How we can help
Bishop & Sewell’s Corporate team has helped to facilitate numerous successful transactions involving Amazon FBA businesses, the most recent of which was the sale of a successful Amazon FBA business to one of the leading Amazon aggregators for approximately USD 23,500,000. The client had the following to say about their experience of using Bishop & Sewell:
“The Corporate team at Bishop & Sewell were outstanding throughout the transaction. I was always kept in the loop and I never felt like there was an aspect of the deal which I wasn’t properly advised upon. Harrison in particular was superb. I intend to use Bishop & Sewell again in the future and would not hesitate to recommend them to others who are thinking of selling their Amazon FBA business(es).”
The key transaction documents, and the share purchase agreement in particular, are long and complex legal documents. They often include complicated price adjustment mechanisms, whereby an additional amount of money will become payable to the Seller in the event that the target business fulfils certain performance criteria following a set period after completion. Our expert team is well placed to draft and negotiate these documents on our clients’ behalf, ensuring that the wording accurately gives effect to what has been agreed and minimises our clients’ exposure to risk. When acting for a seller, we can also prepare a comprehensive set of legally compliant ancillary documents on their behalf, which will often include board minutes, directors’ resignation letters, settlement agreements, waivers and stock transfer forms etc.
Additionally, the SPA and the tax deed will always incorporate a long list of warranties to be given by the Seller to the Buyer on completion (possibly also at exchange, where exchange and completion will not be simultaneous). If the Seller is unable to provide these warranties, they must make specific disclosures against them in a disclosure letter, failing which the Buyer will be able to bring a claim for breach of warranty after completion. When acting for sellers, we work closely with them to assess whether any specific disclosures will be required, and will seek to amend the wording of a warranty where it’s scope is unreasonably wide, or it is not relevant to the target business.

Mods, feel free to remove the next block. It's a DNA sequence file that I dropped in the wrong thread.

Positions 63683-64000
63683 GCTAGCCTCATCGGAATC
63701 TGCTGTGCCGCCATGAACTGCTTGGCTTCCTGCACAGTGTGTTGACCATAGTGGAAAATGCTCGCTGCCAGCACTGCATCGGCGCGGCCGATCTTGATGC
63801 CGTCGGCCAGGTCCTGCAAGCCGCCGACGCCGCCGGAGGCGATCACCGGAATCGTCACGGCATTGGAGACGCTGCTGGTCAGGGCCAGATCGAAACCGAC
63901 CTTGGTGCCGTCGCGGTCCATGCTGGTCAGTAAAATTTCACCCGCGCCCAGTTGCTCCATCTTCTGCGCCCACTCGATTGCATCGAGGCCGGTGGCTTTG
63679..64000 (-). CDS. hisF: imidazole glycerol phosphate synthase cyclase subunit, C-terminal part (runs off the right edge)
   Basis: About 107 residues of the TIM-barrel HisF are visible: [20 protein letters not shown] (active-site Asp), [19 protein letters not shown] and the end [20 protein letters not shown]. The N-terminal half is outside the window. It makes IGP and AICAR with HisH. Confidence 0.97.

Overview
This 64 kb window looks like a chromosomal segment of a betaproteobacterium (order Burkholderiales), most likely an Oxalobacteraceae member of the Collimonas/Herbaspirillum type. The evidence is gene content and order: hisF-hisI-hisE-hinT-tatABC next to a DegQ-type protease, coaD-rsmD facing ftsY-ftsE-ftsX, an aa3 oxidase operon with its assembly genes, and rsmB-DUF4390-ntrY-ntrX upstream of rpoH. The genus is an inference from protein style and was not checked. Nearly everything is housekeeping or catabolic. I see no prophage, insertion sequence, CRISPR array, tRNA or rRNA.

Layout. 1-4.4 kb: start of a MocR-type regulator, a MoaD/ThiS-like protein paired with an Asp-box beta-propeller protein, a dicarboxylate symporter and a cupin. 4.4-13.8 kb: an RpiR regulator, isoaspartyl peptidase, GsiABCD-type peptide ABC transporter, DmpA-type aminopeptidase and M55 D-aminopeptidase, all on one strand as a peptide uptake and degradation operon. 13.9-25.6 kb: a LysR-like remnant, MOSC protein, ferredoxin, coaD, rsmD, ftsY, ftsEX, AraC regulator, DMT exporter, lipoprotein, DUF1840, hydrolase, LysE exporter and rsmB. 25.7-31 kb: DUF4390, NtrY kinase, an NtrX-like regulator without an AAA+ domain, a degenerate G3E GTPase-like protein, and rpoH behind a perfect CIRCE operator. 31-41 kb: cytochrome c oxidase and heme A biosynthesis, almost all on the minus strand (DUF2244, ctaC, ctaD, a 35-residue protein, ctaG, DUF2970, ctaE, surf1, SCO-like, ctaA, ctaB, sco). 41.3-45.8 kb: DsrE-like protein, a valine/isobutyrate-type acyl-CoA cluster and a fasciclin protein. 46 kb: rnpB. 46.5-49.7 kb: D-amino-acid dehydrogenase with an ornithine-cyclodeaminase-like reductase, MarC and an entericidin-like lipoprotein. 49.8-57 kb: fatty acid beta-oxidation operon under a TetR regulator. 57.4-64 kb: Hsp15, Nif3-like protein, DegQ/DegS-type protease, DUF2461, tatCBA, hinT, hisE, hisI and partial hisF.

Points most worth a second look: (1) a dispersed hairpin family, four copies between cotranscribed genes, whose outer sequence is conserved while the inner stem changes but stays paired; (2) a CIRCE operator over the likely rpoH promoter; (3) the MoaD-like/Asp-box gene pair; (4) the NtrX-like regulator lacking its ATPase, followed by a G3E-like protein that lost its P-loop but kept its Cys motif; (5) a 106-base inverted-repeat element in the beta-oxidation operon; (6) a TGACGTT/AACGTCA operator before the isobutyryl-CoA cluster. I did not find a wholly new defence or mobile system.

David Little, Partner in Bishop & Sewell’s Corporate team, said: “We often find that issues arise which require input from other legal disciplines, such as employment law (for example, dealing with staff redundancies) or commercial litigation. Thankfully, I have a number of specialist colleagues within the firm who are able to advise upon such matters, and are used to doing so in the context of fast paced corporate transactions.”
David added “The big Amazon aggregators often insist that the Seller(s) have some ongoing involvement in the business for a set period post-completion, so the terms of the corresponding agreement between the aggregator and the Seller(s) will need to be carefully drawn up and negotiated. Also, Sellers will often hold some if not all of the business’ intellectual property rights in their personal name, these will need to be formally transferred to Buyer simultaneously with the shares or assets (as the case may be) of the target company.”
David concluded: “Due to the complexities of the legal process and the tight timeframes involved, our key priorities are to minimise our client’s exposure to risk, protect their interests and ensure that key details, such as the mechanics of any price adjustment mechanisms, are accurately recorded. We also strive to make sure that the financial and legal implications of all of the transaction documents are fully understood by the client.”
Contact our Corporate Team
For initial advice about selling or buying an Amazon FBA business, or to arrange a meeting with one of our team, you can fill in the form on this page and we’ll get back to you shortly. Alternatively, you can email firstname.lastname@example.org or contact 020 7631 4141 and ask to speak to the Corporate team.